Monday, November 12th, 2001 | 0:10
The Commoner's Guide To Suicide (pt.2)

Step Two: Canceling yourself because you've been stolen.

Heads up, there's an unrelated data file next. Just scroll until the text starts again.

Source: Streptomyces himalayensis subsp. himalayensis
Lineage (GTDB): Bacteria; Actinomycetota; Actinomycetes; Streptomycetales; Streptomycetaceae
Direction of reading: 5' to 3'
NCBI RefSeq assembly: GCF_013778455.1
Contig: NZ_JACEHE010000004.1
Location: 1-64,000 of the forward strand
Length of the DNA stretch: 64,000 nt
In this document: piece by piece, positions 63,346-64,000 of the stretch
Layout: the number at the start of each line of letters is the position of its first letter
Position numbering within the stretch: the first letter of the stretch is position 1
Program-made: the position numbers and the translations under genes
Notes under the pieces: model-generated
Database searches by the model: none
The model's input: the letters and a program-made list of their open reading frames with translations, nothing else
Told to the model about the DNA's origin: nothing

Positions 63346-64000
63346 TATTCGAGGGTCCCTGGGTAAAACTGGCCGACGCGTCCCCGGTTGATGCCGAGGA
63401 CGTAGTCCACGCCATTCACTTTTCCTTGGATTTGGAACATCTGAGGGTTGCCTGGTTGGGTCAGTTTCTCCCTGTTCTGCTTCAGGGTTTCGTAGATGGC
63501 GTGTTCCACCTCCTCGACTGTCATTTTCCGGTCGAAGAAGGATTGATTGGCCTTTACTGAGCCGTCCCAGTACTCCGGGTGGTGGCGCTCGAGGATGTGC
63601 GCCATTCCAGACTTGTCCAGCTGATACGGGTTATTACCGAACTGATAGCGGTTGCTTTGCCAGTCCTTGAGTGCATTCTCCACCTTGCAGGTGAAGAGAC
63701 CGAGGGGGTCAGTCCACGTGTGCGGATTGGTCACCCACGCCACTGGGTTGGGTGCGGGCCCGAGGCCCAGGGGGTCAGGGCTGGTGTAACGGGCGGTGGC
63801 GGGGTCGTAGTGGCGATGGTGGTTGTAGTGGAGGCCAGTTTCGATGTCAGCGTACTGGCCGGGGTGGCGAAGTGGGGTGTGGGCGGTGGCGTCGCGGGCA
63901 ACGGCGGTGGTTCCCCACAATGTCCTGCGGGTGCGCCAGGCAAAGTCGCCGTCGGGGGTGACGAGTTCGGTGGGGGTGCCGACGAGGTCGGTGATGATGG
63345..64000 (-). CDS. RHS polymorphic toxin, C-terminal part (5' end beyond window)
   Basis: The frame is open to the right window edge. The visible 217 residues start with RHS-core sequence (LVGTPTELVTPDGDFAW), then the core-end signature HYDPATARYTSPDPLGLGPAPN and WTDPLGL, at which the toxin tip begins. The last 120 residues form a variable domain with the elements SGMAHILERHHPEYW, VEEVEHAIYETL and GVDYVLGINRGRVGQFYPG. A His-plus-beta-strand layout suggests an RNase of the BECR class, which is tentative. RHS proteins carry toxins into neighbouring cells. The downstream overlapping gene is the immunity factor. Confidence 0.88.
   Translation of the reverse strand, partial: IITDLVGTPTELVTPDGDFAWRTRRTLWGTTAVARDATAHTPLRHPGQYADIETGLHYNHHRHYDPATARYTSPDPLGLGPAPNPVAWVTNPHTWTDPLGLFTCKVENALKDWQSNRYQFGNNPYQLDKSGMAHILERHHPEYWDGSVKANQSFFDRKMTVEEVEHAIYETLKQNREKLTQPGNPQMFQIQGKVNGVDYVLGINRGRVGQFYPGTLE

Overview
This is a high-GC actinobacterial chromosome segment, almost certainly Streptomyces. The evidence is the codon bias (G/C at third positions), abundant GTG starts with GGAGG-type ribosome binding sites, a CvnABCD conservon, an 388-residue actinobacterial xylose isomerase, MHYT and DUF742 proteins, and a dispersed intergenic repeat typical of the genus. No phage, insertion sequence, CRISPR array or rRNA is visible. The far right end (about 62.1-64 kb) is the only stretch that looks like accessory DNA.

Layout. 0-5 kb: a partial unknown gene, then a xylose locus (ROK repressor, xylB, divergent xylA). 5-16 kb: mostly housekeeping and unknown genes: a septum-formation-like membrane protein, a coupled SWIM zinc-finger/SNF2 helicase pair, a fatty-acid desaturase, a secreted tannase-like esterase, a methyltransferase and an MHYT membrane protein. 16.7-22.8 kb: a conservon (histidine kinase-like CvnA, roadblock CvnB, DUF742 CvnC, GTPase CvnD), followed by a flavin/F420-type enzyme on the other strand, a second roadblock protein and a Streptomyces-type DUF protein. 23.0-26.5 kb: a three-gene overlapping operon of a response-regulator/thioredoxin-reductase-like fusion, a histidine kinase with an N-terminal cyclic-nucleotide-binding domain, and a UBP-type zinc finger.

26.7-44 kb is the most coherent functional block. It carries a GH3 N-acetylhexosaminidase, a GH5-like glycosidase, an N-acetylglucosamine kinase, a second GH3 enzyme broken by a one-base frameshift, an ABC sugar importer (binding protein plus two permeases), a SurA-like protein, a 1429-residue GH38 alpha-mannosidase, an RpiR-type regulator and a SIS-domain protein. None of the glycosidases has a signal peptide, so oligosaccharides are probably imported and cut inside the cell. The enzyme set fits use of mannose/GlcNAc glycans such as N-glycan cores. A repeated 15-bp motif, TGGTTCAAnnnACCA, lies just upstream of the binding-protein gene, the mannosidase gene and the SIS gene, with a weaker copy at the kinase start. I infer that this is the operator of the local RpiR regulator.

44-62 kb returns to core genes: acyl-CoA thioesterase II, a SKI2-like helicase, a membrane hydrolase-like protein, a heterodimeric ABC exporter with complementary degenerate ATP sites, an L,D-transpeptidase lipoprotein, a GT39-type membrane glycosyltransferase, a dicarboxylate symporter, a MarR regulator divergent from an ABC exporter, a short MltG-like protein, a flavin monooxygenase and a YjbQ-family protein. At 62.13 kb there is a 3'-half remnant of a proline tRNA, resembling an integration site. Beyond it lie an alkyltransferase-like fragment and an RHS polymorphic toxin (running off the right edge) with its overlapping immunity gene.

After I graduated from Stanford I spent some time working in the Bay area before I realized that I was getting nowhere and didn't like myself much. So I did what every good American kid does. I fucked off. I traveled the country in search of that thing that America is supposed to be. You never find it of course, but at least it made me realize that the 'thing' everyone's always talking about never really existed. It's just Saturday Evening Post memorabilia bullshit. How in the hell do you have a country where the cradle of our government and historical fortitude exists in a vacuum with the highest crime rate in the union? Figure me that one. The first world is a farce. It's a comedy about a comedy where perfection re-enacts day to day life and then feeds itself to the populace and convinces them that it's a reflection of continental reality. Everything's okay, damn it, everything's always a-okay. I'm sure there will come a time when we're on the other side of the fence and others will view us with pity. There will come a time when our greatness resembles that great snake which feasts upon it's own tail because there's nothing left for it to eat. We will, in short, consume ourselves through consumption. Thus is history. Just a spinning wheel that we're tied to blindfolded. And what no one knows is that the guy throwing the knives is blindfolded too. So that's what I learned in the two years that I traveled this great land. That and the fact that I should have just stayed in San Francisco and stopped complaining.